- Vegetables: I use thinly sliced yellow onion, green onion, julienned carrot, some sliced shiitake mushrooms, and chopped cabbage. These veggies work great for a stir fry. You can also use bok choy or thin strips of bell pepper.
- Protein(s): I used sliced pork belly in this recipe as it is the most common choice of meat to make yakisoba in Japan. However, you can definitely switch it up with any protein like shrimp, calamari, chicken, and firm tofu.
- Oil: Any neutral-tasting oil will work.
- Yakisoba Sauce: Worcestershire sauce, oyster sauce (or vegetarian stir fry sauce), ketchup, soy sauce, and sugar. Adjust the amount to suit your taste.
- Optional toppings: aonori (powdered green seaweed) and beni shoga (red pickled ginger). Some people also like to top the noodles with katsuobushi (shaved bonito flakes).
Where To Get Yakisoba Noodles & Yakisoba Sauce
The two popular yakisoba noodle brands are Myojo (明星) and Maruchan (マルちゃん), and each package comes with three packs of yakisoba noodles. The noodles are already steamed, coated with oil, and packed tightly in each packet.
I recommend using the Myojo brand (see the picture above). Maruchan, if frozen, tends to break into pieces when defrosted. In Japan, yakisoba noodles are never sold frozen. However, these noodles don’t last too long and they are often sold frozen outside of the US.
You can purchase them in Japanese, Korean, and Chinese grocery stores, and they are either in the refrigerated or freezer section.
The popular Otafuku brand offers Yakisoba sauce but I actually like making yakisoba sauce from scratch (made with common condiments), so I can slightly adjust the sauce each time to make my Yakisoba taste different.
My kids told me they prefer the sauce to be slightly sweeter than my recipe below, but I’ll leave that up to you, and feel free to add more sugar.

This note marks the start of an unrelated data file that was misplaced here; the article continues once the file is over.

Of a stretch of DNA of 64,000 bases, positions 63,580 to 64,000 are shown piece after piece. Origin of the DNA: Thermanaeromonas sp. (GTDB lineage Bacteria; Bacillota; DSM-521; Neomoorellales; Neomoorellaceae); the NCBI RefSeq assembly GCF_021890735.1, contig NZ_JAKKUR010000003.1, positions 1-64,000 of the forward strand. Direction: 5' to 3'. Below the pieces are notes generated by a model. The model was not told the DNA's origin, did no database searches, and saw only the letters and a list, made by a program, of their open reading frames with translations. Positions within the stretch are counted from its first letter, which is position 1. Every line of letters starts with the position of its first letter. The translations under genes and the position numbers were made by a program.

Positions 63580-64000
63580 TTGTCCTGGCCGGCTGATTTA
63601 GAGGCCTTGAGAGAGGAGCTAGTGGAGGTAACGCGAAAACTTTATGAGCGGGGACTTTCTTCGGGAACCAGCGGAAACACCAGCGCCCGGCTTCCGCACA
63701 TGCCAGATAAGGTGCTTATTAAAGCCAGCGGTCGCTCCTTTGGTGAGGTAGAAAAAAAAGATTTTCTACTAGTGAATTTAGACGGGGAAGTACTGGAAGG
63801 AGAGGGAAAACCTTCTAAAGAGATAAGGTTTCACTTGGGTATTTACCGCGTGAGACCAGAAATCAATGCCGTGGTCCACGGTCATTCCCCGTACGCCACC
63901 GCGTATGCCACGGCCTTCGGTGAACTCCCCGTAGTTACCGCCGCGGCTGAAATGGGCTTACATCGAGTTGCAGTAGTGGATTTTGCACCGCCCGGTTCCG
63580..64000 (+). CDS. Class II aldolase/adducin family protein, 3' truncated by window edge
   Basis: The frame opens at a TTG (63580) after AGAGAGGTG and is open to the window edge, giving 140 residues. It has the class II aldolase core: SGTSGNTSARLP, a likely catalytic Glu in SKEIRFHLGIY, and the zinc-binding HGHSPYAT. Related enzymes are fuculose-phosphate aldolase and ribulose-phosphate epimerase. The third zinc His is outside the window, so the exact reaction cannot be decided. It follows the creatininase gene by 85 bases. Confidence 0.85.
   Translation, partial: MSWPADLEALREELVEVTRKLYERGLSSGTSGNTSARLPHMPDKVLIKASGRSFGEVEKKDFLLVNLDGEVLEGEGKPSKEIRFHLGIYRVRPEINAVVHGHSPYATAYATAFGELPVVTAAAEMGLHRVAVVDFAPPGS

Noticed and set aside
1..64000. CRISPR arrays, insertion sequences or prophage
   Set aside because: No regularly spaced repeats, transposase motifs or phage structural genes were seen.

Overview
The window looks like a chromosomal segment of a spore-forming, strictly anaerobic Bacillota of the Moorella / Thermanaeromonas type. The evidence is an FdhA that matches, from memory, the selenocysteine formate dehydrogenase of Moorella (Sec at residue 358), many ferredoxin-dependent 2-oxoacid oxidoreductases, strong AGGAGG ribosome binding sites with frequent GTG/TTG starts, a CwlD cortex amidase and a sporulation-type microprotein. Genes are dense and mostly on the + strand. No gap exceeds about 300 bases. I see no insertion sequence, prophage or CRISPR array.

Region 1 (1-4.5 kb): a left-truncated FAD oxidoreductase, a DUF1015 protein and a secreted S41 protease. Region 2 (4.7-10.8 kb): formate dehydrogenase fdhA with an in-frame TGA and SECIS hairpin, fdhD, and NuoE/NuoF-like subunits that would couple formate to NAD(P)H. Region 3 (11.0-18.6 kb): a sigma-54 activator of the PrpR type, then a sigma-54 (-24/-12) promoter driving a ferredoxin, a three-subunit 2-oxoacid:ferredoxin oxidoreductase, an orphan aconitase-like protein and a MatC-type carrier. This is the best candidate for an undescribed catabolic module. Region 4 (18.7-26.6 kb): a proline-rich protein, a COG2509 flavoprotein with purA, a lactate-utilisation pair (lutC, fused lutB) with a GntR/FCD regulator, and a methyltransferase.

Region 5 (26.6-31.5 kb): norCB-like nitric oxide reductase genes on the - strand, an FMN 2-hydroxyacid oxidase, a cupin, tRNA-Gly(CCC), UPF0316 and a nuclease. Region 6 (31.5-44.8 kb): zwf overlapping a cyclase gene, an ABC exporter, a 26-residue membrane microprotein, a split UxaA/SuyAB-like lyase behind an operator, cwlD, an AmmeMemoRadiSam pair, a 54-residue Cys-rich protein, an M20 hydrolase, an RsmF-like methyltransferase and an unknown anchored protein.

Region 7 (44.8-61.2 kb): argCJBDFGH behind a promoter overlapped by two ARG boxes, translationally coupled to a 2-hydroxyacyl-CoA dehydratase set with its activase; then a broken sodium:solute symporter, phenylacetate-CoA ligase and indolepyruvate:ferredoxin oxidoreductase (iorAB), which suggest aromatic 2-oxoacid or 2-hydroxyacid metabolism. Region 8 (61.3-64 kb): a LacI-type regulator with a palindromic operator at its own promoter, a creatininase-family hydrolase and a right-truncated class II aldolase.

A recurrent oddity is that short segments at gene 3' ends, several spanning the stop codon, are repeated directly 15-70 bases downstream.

4 Best Tips to Make Delicious Yakisoba
1. Use a Large Cookware
It’s important to use a griddle or a wok or a cooking pan with a large cooking space so that your ingredients have direct contact with the hot surface. The nice char will add fantastic flavors and give the noodles a “street food” character.
I like using this griddle when making yakisoba at home. It is also fantastic for Okonomiyaki and all sorts of pancakes!
2. Cook Vegetables in Stages
When comes to any stir-fried dishes, we want to retain the fresh texture and crunch of the vegetables. So it is important to stir-fry the hard vegetables first before adding other softer ingredients. Each vegetable has a different cooking time, so cook quickly and in succession. Do not throw everything at once. Also, do not overcook as wilted veggies are a no-no for stir-fries.
3. Do Not Add A Lot of Veggies and Protein
This is after all a noodle dish. It’s tempting to toss in lots of veggies or extra meat. Adding too many ingredients will end up steaming the noodles. You need to let the steam escape, so the noodles are not wet, and preferably make it as dry and crispy as possible. If you prefer drier-style noodles (I prefer mine to have some moisture), fry the noodles first, then transfer them out before cooking the vegetables and meat/ tofu. That way, you don’t have to cook the noodles later on, and the noodles will still stay crispy.
4. Loosen Up the Noodles Before Cooking with the Rest
I recommend loosening the noodles quickly before adding them to the stir-fried ingredients. If you don’t, you will most likely break up the noodles into small pieces on the griddle or wok.
The way to do it is to loosen up the noodles with your hands and get rid of the oil under warm water. Drain well, and then toss with the stir fry vegetables. The noodles will still have enough moisture, but won’t be soggy due to the excess water.